South Dakota Hunter Survey Cards Sent
While hunting seasons may be concluding, the South Dakota Game, Fish and Parks Department is beginning the difficult process of determining the past year's big game harvest as part of planning for 2009 management needs.
GFP determines how many animals were harvested through survey information submitted by hunters.
"Not every hunter will receive a harvest survey card," Corey Huxoll, GFP wildlife biologist in charge of harvest surveys, said. "We take a random selection of hunters for each season and mail them a card. The accuracy of the survey lies in the percentage of replies we get on those surveys."
Huxoll said the goal for each season is to have 85-90 percent reply. This assures the highest quality for the information that can be provided to GFP wildlife managers. The initial mailing of survey cards is timed to coincide with the completion of each hunting season so information is still fresh in the minds of hunters.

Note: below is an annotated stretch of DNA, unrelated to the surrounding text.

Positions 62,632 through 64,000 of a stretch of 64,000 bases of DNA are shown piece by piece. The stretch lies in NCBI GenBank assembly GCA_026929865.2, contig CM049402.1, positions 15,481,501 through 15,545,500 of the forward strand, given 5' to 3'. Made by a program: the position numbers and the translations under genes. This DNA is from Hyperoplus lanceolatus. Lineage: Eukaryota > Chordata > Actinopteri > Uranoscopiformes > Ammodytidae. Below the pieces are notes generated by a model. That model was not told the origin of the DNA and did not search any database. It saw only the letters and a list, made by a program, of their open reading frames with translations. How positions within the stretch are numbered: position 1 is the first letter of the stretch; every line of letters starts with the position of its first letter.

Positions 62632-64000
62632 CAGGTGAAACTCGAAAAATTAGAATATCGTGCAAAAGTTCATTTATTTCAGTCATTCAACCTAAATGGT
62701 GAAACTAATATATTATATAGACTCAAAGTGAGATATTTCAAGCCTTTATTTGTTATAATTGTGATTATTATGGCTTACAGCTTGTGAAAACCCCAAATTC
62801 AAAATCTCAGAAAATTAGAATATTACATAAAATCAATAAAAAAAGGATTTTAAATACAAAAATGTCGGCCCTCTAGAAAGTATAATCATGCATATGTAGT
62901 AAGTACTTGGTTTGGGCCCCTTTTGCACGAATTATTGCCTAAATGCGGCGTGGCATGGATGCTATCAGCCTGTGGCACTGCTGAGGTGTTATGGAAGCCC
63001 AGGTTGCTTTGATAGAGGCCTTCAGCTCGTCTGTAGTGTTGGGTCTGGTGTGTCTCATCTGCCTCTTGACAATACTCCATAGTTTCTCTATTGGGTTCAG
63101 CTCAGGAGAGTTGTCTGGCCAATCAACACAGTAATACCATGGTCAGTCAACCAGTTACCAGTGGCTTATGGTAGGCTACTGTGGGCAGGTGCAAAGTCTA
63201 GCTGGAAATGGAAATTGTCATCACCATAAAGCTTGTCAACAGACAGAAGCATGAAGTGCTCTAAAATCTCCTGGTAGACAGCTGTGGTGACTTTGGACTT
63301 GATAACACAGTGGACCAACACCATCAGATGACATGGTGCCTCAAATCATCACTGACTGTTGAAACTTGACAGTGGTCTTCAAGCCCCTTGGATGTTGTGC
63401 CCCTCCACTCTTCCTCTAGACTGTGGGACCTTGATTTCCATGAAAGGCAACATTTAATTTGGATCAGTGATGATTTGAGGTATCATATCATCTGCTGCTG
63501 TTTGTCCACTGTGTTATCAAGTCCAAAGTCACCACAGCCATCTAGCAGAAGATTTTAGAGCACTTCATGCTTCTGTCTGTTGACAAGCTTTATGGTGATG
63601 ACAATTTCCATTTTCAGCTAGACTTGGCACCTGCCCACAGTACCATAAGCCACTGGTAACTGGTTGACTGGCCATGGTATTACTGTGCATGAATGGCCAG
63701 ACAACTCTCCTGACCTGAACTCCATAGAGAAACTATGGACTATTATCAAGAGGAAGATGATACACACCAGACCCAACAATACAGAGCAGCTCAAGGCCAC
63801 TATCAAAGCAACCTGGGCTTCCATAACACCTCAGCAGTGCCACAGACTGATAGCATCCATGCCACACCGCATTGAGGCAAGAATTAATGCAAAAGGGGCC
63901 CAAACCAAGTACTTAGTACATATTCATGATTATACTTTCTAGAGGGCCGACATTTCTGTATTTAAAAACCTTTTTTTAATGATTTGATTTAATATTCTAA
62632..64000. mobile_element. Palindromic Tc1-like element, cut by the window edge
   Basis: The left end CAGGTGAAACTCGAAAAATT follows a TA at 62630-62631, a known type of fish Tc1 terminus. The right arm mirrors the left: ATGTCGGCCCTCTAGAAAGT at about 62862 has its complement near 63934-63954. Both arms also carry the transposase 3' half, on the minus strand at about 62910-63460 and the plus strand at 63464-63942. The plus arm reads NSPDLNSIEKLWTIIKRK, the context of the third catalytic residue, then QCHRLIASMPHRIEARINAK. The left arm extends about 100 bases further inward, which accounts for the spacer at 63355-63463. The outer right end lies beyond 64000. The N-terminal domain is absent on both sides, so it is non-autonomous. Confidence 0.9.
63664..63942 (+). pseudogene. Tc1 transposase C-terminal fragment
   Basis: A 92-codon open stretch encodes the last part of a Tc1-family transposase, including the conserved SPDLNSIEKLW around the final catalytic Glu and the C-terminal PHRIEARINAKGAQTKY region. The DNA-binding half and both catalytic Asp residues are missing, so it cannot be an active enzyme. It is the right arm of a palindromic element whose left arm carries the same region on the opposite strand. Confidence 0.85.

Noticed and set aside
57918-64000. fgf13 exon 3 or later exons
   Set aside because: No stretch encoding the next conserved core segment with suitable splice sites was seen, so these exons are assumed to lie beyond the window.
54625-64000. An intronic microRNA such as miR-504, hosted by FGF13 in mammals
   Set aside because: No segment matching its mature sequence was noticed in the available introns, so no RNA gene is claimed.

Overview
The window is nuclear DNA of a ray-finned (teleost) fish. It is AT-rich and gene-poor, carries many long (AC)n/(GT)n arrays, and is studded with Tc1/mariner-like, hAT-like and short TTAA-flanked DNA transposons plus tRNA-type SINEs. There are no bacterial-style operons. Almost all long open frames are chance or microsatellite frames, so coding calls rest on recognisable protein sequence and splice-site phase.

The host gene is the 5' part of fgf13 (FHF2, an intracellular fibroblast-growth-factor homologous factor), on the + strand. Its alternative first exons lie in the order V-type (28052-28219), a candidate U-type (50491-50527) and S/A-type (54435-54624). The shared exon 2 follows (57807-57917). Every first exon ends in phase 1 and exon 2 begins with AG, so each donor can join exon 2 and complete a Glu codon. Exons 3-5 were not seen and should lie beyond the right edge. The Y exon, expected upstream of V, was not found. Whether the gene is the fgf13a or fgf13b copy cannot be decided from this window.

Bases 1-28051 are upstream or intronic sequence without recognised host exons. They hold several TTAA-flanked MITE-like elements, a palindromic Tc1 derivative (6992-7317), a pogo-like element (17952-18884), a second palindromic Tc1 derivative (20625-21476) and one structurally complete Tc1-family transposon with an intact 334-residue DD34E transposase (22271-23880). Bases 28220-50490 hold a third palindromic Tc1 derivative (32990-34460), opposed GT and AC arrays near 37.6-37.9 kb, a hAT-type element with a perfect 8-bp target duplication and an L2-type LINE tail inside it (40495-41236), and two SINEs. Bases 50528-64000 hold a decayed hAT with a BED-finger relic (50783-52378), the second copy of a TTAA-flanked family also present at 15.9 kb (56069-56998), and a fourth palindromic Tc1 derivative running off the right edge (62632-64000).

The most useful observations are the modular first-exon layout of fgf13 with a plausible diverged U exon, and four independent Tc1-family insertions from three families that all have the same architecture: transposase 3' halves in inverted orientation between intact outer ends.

"To assure we reach a high level of accuracy, we will follow up our mailing of survey cards with a second and even a third mailing to those who have not responded," Huxoll said. "We ask that hunters return the cards at their soonest convenience after they receive them. This will provide a great service to our wildlife management efforts and pave the way to our 2009 hunting season structure."
In addition to the usual mail-back option, hunters can respond through a Web site address where they can record their hunting activities for any of the hunting seasons. Hunters still need information from their survey card in order to enter the Web site and answer questions specific to their license.
"Hunters who respond through the Web site will answer the same general questions such as number of animals harvested, animal species and sex, how long they hunted, along with their general hunting satisfaction, just like on the regular survey cards" Huxoll said. "The advantage to this system is the convenience to the hunters, cost savings, and quicker receipt of harvest information for the Department. It not only saves return mail costs, but also the time it takes to sort the returned cards and enter the information into the computer."
Last year, nearly 15,000 hunters used the Web site to submit their harvest information.